In November 2020, New York Attorney General James led a coalition of 15 attorneys general in following through on the 60-day notice of intent to sue DOE. The attorneys general filed a lawsuit in a New York federal district court against DOE for its failure to amend and review energy efficiency standards for the 25 categories of consumer, commercial and industrial products. The lawsuit noted that DOE’s failure to meet the statutory deadline deprives the states and their residents the benefits of strengthened energy efficiency standards, including billions in lower energy costs for consumers and billions of metric tons of avoided carbon dioxide emissions. The attorneys general requested that the court issue a permanent injunction requiring DOE to review and amend the energy efficiency standards for the 25 categories of products pursuant to EPCA. 

Clothes Washers and Dryers

In August 2020, DOE released a proposal to exempt fast-cycle clothes washers and dryers from any energy efficiency standards. Fast-cycle products include top-loading washers with a wash cycle of less than 30 minutes, front-loading washers of less than 45 minutes, and dryers of less than 30 minutes.

In October 2020, Oregon Attorney General Ellen Rosenblum led a coalition of 15 state attorneys general in submitting comments objecting to the proposal and urging DOE to withdraw it. In their comments, the attorneys general emphasized that the proposal violates EPCA and that DOE does not have the authority to exempt certain washers from minimum standards set by Congress itself. The coalition also noted that the proposal violates NEPA by mistakenly asserting that it would not result in any environmental impacts. The attorneys general noted that exempting washers and dryers from energy efficiency standards would result in negative environmental impacts from increased greenhouse gas emissions.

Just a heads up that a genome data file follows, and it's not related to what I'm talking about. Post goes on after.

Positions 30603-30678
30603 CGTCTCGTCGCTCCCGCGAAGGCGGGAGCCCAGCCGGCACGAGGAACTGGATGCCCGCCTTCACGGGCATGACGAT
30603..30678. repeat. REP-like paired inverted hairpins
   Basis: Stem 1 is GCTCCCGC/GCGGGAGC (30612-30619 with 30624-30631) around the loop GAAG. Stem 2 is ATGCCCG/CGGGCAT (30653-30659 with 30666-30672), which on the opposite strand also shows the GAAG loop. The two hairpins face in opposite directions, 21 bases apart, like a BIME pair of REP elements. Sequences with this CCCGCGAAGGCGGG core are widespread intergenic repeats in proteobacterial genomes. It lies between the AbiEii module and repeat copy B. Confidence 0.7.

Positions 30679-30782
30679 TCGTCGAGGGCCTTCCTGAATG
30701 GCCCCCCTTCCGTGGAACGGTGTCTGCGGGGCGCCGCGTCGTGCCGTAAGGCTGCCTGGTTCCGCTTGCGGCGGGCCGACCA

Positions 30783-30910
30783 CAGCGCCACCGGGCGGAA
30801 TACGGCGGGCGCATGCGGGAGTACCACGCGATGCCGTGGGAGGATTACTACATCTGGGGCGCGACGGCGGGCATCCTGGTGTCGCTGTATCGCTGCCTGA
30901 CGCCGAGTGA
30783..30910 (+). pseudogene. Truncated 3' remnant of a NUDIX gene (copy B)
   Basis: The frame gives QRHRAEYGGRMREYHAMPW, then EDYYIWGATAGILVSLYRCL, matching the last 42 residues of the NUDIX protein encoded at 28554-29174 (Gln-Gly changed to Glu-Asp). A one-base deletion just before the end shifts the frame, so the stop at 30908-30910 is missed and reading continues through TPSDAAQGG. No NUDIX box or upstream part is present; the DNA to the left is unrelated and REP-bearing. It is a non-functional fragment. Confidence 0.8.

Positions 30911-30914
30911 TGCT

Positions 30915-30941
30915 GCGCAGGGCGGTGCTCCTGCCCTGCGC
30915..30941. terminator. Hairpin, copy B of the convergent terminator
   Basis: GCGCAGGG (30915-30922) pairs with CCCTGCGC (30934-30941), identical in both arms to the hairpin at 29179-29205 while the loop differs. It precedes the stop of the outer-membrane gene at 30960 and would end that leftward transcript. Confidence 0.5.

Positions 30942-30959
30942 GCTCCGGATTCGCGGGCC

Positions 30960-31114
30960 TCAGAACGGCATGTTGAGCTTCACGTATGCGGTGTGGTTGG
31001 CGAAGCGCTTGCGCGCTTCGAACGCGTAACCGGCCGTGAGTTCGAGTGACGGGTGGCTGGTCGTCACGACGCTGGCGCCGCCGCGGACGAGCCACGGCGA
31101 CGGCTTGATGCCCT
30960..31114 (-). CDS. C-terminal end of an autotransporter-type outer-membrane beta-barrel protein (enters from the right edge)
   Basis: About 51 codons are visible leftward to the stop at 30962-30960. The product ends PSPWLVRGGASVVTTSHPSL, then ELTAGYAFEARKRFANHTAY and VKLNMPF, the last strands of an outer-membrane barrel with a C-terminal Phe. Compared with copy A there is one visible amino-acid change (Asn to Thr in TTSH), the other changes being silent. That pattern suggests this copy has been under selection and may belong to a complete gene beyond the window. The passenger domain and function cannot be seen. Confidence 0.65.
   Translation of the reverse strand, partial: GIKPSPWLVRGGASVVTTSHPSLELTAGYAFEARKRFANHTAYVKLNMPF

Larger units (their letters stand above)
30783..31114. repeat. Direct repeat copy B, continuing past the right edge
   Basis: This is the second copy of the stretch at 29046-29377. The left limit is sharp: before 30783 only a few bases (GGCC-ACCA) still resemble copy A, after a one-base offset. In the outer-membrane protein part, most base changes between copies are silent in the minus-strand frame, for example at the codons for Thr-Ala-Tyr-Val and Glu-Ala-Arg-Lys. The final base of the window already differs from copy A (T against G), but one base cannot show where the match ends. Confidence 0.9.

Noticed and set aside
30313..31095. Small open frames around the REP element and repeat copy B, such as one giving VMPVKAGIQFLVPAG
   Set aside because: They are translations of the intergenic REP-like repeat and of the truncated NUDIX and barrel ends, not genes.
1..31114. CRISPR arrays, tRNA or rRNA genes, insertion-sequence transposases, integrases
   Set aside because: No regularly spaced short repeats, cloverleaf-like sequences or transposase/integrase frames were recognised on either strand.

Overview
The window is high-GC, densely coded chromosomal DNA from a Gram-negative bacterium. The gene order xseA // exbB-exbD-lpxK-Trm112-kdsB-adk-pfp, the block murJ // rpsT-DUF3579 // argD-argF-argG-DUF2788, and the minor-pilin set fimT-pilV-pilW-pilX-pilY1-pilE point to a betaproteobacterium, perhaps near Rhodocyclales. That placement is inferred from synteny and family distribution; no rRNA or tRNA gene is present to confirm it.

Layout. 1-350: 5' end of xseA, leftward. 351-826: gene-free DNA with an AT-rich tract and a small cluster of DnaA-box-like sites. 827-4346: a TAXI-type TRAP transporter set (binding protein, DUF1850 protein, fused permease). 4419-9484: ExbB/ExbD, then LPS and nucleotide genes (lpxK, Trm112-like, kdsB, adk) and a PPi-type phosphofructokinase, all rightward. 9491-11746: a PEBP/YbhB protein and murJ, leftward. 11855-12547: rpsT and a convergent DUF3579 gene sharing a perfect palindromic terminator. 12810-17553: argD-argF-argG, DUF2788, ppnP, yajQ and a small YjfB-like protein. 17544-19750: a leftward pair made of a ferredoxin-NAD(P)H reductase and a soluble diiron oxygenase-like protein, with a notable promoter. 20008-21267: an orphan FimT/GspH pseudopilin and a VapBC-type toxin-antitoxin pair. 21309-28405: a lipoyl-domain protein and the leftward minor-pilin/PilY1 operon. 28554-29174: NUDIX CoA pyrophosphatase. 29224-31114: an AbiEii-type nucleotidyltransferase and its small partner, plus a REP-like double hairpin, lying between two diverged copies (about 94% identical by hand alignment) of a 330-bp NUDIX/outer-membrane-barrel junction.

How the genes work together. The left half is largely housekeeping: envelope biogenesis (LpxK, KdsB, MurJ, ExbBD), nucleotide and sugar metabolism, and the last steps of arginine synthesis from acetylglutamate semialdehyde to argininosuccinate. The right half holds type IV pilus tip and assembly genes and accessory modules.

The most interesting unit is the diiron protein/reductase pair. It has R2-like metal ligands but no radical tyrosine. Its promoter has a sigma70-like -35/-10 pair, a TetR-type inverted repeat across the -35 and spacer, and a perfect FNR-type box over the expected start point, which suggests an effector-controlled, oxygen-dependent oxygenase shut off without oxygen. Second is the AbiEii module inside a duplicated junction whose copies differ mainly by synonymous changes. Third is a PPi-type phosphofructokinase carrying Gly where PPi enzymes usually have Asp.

In December 2020, DOE published the final version of the efficiency standards for fast-cycle clothes washers and dryers. Ignoring the concerns raised by the attorneys general, the final rule exempts certain washers from minimum energy efficiency standards. The following month, before the end of the Trump administration, California Attorney General Becerra led a coalition of 15 attorneys general in filing a petition for review in the Second Circuit challenging the December 2020 rule. As of June 2021, the litigation was stayed. 


Procedural Rules 

Process Rule

EPCA requires DOE to amend its energy efficiency standards for appliances and equipment that are used in residential, commercial and industrial buildings every six years unless doing so would fail to result in significant energy savings or other conditions are met. In 1996, DOE developed the Process Rule, which governs the process by which the department amends energy efficiency standards for covered appliances and equipment under EPCA.

In February 2019, DOE issued a notice of proposed rulemaking to revise the 1996 Process Rule. The proposal would define significant energy savings as those that achieve a ten percent increase in energy savings. DOE then could not adopt new energy efficiency standards for products unless the department believes that the new standard for the product will use energy ten percent more efficiently than appliances and equipment currently in use. The proposal would also make the Process Rule binding, providing appliance and equipment manufacturers the opportunity to sue the department if industry believes the standards are too stringent. Manufacturers could even pursue a lawsuit if the department deviates from the Process Rule.

California Attorney General Becerra led a coalition of fifteen attorneys general in filing comments in opposition to revising the Process Rule. The May 2019 comments pointed out that DOE has used the Process Rule to adopt many of the efficiency standards in the department’s energy efficiency program that has delivered $2 trillion dollars in consumer savings and avoided 2.6 billion tons of carbon emissions. The attorneys general criticized the proposed ten percent threshold requirement to qualify as a significant energy savings as being untethered to Congress’ intent in passing EPCA. Additionally, making the Process Rule mandatory would mean that DOE would lose its discretion to deviate from the Process Rule when appropriate to fulfill its statutory obligations under EPCA.